The stimulus bill passed the House earlier today and should get a vote in the Senate today.

The “Stimulus Bill” the 111th Congress passed today, 2/13/09 may be better than nothing but it does not include all of the proposals which Pres Obama asked for & which he needs to lead us out of the present recession which will grow into the mother of all depressions because the Congress failed to include all of the things Pres Obama requested.
Better luck next time, Pres Obama.  Better work the next, 111th Congress; you fouled up big time with this bill.  If the USA is lucky, the 111th Congress will give Pres Obama all of what he requested by 4/15/09.  If the USA isn’t lucky, hello mother of all depressions.  This depression will be around for a very long time.  We will get to know it very well.  We will learn to loathe this depression & the 111th Congress which brought this depression upon us by the dithering & temporizing of the 111th Congress.  This bill has more holes in it than a slice of Alpine Lace Swiss Cheese; each of the holes in this abortion of a bill, unilke a slice of Alpine Lace, is big enough for allow a train to get through.  The trains will be rolling through the many loop holes in the bill passed today, 2/13/09, regularly 24/7.
The Friday the 13th jinx lives in 2009.  Thanks a whole hell of a lot 111th Congress.  It would be an amusing irony if those who did not grant Pres Obama’s requests for a “Stimulus Bill” & all of the members ot the 111th Congress lived till the depression they brought us ended.  I have no desire to be vindictive.  I wish all of the members of the 111th Congress & those who failed to include all of Pres Obama’s requests in this bill a long, healthy life with no impairments of their mental faculties.  OK, OK, that could be called a vindictive wish.  Some might wish that I started to get every thing I might wish for at once when I made any wish.  Now, that’s really vindictive.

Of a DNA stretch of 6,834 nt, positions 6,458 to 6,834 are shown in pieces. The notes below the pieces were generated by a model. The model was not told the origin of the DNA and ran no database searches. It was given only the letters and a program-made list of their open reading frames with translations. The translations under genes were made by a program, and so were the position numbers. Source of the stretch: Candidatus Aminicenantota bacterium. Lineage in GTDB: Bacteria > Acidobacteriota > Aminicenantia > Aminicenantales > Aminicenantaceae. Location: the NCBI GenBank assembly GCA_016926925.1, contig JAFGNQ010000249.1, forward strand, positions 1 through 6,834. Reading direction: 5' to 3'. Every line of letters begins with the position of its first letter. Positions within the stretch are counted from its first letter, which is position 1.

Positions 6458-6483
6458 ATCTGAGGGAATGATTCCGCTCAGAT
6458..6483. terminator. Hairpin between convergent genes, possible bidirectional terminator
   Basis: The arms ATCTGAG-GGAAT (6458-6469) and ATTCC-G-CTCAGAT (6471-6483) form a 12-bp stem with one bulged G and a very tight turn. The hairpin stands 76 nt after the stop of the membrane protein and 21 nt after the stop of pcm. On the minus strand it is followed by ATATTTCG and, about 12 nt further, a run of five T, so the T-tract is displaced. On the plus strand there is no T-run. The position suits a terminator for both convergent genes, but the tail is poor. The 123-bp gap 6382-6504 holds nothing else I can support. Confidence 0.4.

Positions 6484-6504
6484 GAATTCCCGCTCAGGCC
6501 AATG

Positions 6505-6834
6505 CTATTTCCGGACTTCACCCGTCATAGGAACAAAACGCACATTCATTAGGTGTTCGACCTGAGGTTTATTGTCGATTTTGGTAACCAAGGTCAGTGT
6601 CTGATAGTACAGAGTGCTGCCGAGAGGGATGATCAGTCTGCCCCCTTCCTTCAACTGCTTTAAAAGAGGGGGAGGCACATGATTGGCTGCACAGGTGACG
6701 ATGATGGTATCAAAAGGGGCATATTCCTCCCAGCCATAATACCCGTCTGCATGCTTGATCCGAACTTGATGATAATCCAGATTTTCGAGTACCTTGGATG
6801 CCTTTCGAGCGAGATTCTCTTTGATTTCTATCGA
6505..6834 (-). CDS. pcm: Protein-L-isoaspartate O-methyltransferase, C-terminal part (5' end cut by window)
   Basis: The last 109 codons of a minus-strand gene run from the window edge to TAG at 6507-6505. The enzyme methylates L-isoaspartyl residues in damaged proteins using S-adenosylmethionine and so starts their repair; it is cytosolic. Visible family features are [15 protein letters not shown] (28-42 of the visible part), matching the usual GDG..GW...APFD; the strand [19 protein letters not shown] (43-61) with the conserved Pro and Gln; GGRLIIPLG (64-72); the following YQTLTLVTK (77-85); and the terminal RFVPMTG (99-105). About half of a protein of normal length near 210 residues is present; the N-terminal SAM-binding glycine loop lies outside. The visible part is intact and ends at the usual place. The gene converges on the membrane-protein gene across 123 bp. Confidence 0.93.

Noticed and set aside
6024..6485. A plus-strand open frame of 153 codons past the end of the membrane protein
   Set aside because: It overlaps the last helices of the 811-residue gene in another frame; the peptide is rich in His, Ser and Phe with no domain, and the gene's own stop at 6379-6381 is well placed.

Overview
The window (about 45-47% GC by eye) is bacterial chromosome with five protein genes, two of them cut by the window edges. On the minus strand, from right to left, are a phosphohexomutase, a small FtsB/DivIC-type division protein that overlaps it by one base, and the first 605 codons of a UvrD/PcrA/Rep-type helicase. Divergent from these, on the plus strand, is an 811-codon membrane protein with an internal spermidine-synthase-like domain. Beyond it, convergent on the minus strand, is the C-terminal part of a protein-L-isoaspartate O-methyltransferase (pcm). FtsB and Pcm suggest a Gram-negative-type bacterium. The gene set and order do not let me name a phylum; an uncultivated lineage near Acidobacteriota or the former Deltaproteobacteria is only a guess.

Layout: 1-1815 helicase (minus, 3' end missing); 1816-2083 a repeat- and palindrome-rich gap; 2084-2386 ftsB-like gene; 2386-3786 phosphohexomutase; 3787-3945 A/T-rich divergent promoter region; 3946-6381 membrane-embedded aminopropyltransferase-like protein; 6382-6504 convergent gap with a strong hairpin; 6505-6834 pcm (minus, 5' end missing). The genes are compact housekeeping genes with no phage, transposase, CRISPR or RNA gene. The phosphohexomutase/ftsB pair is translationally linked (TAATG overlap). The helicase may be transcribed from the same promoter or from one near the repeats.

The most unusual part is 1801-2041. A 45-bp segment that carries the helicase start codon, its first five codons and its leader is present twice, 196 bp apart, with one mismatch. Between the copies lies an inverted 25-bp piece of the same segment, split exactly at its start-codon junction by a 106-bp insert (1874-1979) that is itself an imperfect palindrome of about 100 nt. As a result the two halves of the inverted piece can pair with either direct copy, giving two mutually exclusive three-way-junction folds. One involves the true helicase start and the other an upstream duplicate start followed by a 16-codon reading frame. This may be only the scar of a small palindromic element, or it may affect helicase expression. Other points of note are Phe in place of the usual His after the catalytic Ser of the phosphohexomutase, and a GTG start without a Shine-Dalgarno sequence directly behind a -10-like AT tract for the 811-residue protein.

Hey, if you’re in for a dime, you’re in for a dollar & much more.
The 111th Congress is determined to prove that no-one can accomplish vast undertaking with 1/2 vast ideas.  But anybody who has paid for a funeral since 1976 knows that.

Not only is limiting executive overcompensation the right thing to do ethically, but it would actually IMPROVE the companies’ bottom line if these overpaid executives were to leave.  There is ample empirical evidence that overcompensated CEOs, for example, actually harm their companies.  This should not be surprising since they are clearly putting their own interests ahead of their company’s interest.  Check my article and a New Yorker article for more info:

Thanks for the citations.  I’ll look at your work for you are concise & accurate.  I regret that I’m unable to give the exact citation of an opinion published today, 2/14/09, on the Reuters site which predicts that the USA’s banks will be nationalized during the Fall, 2009.  Though I don’t remember the authors name, I’ve learned to value his opinons.  I’m in no mood to tackle the NEW YORKER today.  Though I’m wordy, the NEW YORKER’s prolixity produces the conditition: MEGO, My Eyes Glaze Over, when I scan their articles.
Cheers & have a pleasant day, Mr Baker.